Galatians Chapter 1
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Matthew Henry's Galatians Chapter 1 Bible commentary...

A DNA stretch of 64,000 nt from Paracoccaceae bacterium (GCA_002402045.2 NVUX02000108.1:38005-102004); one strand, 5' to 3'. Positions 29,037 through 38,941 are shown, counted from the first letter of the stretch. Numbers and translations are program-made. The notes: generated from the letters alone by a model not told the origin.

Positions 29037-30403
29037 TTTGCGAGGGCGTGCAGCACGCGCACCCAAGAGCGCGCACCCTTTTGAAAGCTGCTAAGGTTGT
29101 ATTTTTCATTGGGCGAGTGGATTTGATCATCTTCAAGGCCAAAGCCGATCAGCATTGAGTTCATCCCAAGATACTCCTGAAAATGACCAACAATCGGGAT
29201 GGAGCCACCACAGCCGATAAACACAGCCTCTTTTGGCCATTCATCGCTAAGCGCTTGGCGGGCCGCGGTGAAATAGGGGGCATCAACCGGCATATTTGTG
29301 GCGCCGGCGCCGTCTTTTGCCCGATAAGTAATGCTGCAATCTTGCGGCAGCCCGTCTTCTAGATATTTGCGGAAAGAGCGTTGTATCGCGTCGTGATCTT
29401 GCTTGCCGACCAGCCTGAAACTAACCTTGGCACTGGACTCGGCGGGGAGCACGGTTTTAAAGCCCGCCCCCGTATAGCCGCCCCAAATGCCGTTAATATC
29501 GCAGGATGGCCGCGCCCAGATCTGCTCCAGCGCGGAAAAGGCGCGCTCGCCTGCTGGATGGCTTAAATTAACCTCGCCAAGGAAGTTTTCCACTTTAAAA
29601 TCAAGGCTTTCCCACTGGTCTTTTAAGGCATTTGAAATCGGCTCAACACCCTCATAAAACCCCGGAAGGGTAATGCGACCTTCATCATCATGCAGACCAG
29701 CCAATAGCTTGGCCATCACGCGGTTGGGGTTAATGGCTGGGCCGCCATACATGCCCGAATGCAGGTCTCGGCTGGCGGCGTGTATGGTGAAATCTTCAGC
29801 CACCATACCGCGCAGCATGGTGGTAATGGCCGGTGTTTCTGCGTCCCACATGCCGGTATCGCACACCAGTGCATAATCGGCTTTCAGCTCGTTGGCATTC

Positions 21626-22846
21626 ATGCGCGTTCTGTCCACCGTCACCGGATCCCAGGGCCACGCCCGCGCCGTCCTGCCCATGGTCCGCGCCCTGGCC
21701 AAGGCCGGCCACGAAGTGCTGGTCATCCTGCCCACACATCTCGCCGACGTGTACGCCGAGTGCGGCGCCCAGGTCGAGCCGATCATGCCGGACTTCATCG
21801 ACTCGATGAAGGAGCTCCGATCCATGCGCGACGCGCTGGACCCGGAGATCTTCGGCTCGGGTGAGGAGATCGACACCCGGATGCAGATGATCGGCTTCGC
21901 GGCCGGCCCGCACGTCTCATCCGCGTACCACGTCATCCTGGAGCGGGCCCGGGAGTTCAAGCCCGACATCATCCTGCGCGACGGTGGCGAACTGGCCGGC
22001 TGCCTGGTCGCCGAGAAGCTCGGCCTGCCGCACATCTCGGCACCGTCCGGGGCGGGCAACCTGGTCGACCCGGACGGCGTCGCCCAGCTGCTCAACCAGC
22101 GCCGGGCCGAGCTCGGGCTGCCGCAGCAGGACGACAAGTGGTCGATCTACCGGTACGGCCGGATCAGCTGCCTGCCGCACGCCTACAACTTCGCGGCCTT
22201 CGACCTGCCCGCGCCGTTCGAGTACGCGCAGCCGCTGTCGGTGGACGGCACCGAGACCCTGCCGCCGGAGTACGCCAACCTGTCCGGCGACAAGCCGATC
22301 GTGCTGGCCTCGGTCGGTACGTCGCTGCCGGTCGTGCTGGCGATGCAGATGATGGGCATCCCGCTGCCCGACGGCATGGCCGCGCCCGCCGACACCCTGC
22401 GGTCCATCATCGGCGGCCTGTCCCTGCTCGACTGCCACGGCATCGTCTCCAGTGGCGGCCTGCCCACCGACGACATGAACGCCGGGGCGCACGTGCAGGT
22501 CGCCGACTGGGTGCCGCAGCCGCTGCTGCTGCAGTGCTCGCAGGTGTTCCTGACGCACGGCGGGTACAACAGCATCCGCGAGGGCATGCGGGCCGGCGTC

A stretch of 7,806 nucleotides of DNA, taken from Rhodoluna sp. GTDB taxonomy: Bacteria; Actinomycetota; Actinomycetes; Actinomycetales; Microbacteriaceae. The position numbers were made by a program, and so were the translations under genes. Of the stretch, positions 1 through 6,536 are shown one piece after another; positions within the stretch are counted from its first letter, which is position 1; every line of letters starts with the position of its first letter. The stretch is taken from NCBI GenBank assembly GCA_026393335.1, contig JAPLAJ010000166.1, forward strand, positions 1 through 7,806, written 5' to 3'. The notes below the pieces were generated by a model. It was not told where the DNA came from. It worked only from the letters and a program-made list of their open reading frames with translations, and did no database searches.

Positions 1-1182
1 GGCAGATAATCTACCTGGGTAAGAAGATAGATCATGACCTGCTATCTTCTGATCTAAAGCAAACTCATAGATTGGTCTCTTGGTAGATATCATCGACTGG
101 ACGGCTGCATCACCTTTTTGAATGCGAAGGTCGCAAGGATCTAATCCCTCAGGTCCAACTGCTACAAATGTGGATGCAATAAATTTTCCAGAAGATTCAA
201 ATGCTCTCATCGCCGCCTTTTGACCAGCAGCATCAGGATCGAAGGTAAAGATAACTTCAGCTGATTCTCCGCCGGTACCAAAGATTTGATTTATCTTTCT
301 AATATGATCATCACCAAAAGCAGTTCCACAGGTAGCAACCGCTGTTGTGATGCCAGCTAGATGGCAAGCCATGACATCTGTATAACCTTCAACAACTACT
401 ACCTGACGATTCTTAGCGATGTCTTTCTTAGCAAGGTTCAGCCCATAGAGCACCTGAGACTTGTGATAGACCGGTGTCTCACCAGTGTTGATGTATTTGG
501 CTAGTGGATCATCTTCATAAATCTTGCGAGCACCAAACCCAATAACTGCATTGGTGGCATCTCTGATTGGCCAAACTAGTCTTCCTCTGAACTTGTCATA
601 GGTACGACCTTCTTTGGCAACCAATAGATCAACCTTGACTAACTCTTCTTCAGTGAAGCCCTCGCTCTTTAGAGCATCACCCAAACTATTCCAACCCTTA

The churches in Galatia were formed partly of converted Jews, and partly of Gentile converts, as was generally the case. St. Paul asserts his apostolic character and the doctrines he taught, that he might confirm the Galatian churches in the faith of Christ, especially with respect to the important point of justification by faith alone. Thus the subject is mainly the same as that which is discussed in the epistle to the Romans, that is, justification by faith alone. In this epistle, however, attention is particularly directed to the point, that men are justified by faith without the works of the law of Moses. Of the importance of the doctrines prominently set forth in this epistle, Luther thus speaks: "We have to fear as the greatest and nearest danger, lest Satan take from us this doctrine of faith, and bring into the church again the doctrine of works and of men's traditions. Wherefore it is very necessary that this doctrine be kept in continual practice and public exercise, both of reading and hearing. If this doctrine be lost, then is also the doctrine of truth, life and salvation, lost and gone."The apostle Paul asserts his apostolic character against such as lessened it. (1-5) He reproves the Galatians for revolting from the gospel of Christ under the influence of evil teachers. (6-9) He proves the Divine authority of his doctrine and mission; and declares what he was before his conversion and calling. (10-14) And how he proceeded after it. (15-24)1-5 St. Paul was an apostle of Jesus Christ; he was expressly appointed by him, consequently by God the Father, who is one with him in respect of his Divine nature, and who appointed Christ as Mediator. Grace, includes God's good-will towards us, and his good work upon us; and peace, all that inward comfort, or outward prosperity, which is really needful for us. They come from God the Father, as the Fountain, through Jesus Christ. But observe, first grace, and then peace; there can be no true peace without grace. Christ gave himself for our sins, to make atonement for us: this the justice of God required, and to this he freely submitted. Here is to be observed the infinite greatness of the price bestowed, and then it will appear plainly, that the power of sin is so great, that it could by no means be put away except the Son of God be given for it. He that considers these things well, understands that sin is a thing the most horrible that can be expressed; which ought to move us, and make us afraid indeed. Especially mark well the words, "for our sins." For here our weak nature starts back, and would first be made worthy by her own works. It would bring him that is whole, and not him that has need of a physician. Not only to redeem us from the wrath of God, and the curse of the law; but also to recover us from wicked practices and customs, to which we are naturally enslaved. But it is in vain for those who are not delivered from this present evil world by the sanctification of the Spirit, to expect that they are freed from its condemnation by the blood of Jesus.